5 folder secrets every Windows user needs to know

If you have photographs, videos, documents and PDFs saved to your computer, and who doesn't, you're using folders to organize them. Just like their real-world counterparts, folders are useful to keep your information organized.

Unfortunately, as you get more files and more folders, in no time you go from feeling organized with Windows folders to feeling overwhelmed by them. To avoid getting buried in an avalanche of folders, check out these handy tips to use Windows folders more effectively.


If you find yourself opening the same folders all the time, create desktop shortcuts for them. Simply hover your cursor over the folder you want to easily access, right-click and choose Create Shortcut. Drag the new shortcut over to your desktop and you're done.

If you're a Windows user who's big on keyboard shortcuts, you can use those to open folders as well. Find a folder on your desktop and right-click. Choose Properties and then go to the "Shortcut" tab. Click in the "Shortcut Key" field and press the Ctrl button. You'll see "Ctrl+Alt+" and you can add a key, like S. Then, you'll be able to access that folder by pressing Ctrl+Alt+S.

Here are a couple of other folder shortcuts. To rename a folder, click on the folder once, then tap the F2 key. To quickly copy the address bar of an open File Explorer window, press Alt+D to select the path.


If it seems to take a long time to open files from your Downloads folder, you're not imagining things. It is slow, especially if you have lots of folder types in there. Part of the reason is that the Downloads folder is optimized for picture files.

Here are two tricks to speed things up:

Create a lot of sub-folders. Organize everything in Downloads into as many folders and sub-folders as is manageable, like Vacation Receipts with sub-folders like Food, Hotel, and so on.
Change your default setting from "Pictures" to "General Items." To start, open your Downloads folder. Right-click on a blank spot and choose Properties. Then go to the "Customize" tab. Click on the down arrow below "Optimize this folder for," and select General Items. Then click "Apply" and choose "OK."


Windows 7 introduced a type of folder called libraries. By default Windows created libraries for Documents, Music, Pictures and Videos. Opening these would show you the same information as the Documents, Music, Pictures and Videos user folders from past versions of Windows.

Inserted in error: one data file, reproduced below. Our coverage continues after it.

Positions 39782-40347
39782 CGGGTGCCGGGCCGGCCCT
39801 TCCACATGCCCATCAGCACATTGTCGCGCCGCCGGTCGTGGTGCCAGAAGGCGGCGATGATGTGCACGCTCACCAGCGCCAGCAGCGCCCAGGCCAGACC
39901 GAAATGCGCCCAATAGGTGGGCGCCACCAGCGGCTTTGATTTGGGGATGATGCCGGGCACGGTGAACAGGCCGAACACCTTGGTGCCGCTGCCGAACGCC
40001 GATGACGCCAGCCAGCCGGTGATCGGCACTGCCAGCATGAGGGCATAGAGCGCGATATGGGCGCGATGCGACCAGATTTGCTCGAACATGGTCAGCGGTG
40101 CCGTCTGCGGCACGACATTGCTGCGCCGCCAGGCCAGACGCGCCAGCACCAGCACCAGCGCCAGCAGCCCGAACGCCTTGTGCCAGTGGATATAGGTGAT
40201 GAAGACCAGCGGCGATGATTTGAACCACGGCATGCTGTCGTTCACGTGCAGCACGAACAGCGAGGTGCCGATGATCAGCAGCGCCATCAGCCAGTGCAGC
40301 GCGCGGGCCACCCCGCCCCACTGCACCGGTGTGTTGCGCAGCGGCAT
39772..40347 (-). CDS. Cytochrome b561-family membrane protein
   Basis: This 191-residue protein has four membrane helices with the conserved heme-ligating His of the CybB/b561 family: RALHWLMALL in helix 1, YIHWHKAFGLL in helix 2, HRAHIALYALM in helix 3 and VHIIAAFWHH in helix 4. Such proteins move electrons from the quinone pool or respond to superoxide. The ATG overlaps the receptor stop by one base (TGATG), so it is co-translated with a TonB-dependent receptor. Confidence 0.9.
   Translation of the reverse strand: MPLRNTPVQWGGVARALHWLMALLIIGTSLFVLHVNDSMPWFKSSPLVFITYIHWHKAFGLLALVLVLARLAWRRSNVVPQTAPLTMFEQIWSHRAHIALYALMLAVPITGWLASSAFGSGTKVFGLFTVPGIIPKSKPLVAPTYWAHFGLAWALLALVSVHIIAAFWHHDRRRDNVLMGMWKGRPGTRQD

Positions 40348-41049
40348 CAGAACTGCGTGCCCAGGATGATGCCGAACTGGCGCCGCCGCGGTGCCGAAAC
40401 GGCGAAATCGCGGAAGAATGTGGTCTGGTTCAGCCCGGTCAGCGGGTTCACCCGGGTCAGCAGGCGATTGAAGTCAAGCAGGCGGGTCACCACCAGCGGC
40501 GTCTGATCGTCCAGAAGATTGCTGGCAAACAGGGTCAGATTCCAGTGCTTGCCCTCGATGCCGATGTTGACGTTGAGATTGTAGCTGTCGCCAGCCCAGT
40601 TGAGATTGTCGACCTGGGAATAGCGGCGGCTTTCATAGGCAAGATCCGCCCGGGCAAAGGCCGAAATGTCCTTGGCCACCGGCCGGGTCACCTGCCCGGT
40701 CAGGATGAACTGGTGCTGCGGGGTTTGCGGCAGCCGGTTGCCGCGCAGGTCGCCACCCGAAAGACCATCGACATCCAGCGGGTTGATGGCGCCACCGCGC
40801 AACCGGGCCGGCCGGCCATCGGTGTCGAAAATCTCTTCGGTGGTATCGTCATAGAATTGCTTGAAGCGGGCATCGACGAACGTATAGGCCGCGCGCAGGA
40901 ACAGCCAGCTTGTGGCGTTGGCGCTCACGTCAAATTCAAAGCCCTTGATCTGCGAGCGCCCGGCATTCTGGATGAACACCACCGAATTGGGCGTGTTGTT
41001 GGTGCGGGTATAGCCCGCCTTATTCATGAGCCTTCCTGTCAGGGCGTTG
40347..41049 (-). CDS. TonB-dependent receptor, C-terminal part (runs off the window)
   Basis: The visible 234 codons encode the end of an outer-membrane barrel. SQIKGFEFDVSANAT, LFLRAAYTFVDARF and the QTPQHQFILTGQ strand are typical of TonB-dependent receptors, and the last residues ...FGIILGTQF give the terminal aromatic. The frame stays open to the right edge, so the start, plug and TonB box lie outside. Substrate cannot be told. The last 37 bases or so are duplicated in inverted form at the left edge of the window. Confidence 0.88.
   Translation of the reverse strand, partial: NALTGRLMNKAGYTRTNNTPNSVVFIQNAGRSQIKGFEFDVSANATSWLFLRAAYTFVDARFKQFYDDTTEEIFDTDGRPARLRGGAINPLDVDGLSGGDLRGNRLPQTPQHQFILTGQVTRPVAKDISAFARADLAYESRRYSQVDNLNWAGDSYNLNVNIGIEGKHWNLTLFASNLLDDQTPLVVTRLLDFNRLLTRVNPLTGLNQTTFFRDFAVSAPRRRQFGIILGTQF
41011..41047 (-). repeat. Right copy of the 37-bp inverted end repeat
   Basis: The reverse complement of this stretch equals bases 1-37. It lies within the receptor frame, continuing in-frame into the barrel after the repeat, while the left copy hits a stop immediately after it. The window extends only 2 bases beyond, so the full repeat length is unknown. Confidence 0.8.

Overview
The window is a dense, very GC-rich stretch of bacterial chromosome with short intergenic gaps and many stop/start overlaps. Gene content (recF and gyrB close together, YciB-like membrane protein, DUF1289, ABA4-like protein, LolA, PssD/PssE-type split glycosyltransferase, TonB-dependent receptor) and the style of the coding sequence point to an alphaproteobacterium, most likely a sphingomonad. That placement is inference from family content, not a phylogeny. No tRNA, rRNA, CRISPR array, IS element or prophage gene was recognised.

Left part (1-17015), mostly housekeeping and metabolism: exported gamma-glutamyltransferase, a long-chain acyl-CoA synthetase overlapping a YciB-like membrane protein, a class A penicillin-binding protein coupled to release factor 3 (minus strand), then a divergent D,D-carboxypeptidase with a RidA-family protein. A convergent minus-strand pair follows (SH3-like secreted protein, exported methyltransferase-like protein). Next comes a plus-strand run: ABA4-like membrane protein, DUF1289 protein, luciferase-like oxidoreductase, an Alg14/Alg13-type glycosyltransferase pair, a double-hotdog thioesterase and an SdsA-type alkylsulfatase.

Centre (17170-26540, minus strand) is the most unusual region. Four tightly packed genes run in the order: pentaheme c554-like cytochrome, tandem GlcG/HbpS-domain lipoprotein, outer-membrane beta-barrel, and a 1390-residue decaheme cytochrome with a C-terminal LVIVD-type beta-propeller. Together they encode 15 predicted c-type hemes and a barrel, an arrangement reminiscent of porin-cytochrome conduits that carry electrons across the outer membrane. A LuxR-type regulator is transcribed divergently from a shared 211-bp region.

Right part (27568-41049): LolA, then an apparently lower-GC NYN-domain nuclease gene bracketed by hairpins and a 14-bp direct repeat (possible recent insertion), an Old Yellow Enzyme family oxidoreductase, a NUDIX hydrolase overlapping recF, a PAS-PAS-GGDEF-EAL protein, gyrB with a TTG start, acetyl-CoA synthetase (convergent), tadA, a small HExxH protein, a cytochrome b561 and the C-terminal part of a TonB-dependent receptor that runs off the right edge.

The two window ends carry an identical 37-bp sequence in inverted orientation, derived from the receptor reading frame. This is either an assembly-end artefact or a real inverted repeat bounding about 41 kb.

However, the power of Libraries is that you can link multiple folders to a library folder. That lets you see the information from multiple folders around your hard drive, or on multiple hard drives, in one easy-to-find spot. You can also create new library folders for whatever types of files you want.

Windows 7 shows the Libraries by default in the left column of any folder, however, Windows 8 and 10 have them hidden. To see them in 8 and 10, open a folder and go to the View tab. Click "Navigation pane" and choose "Show libraries."

To edit an existing library, open any folder window. In the left column under "Libraries," right-click on a library and select Properties. You'll see what folders are included in the library.

You can click "Include a folder" to add more folders or remove existing folders. It also lets you select which folder is your "save location." When you save a file to the library folder, this save location is the actual folder the file ends up in.

When you're browsing around your computer, you can also right-click on a folder and select "Include in Library" and select a library to add the folder to. This is also where you can create a new library folder.


If you're really good at organizing your Windows folders, you may want to try more advanced tricks that'll save you time. These are options that everyday organizers don't know about.

Try this: From a folder in File Explorer, right-click on the folder and at the same time hold down the shift key. You'll see extra shortcuts, like Pin to Quick access, and possibly others, like Move to Dropbox or Open as Notebook in OneNote.


Have you heard of GodMode? It's a really useful function that Microsoft has openly kept a secret. GodMode is intended for computer pros who are asked a lot of questions about troubleshooting Windows 10 problems.

GodMode puts almost everything that's scattered around Windows' Control Panel onto an easy-to-read menu. Talk about staying organized.

Instead of searching all over your computer for things like, "Auto-hide the taskbar," "Find and fix printing problems," and many other issues, GodMode lists them all out in a neat menu.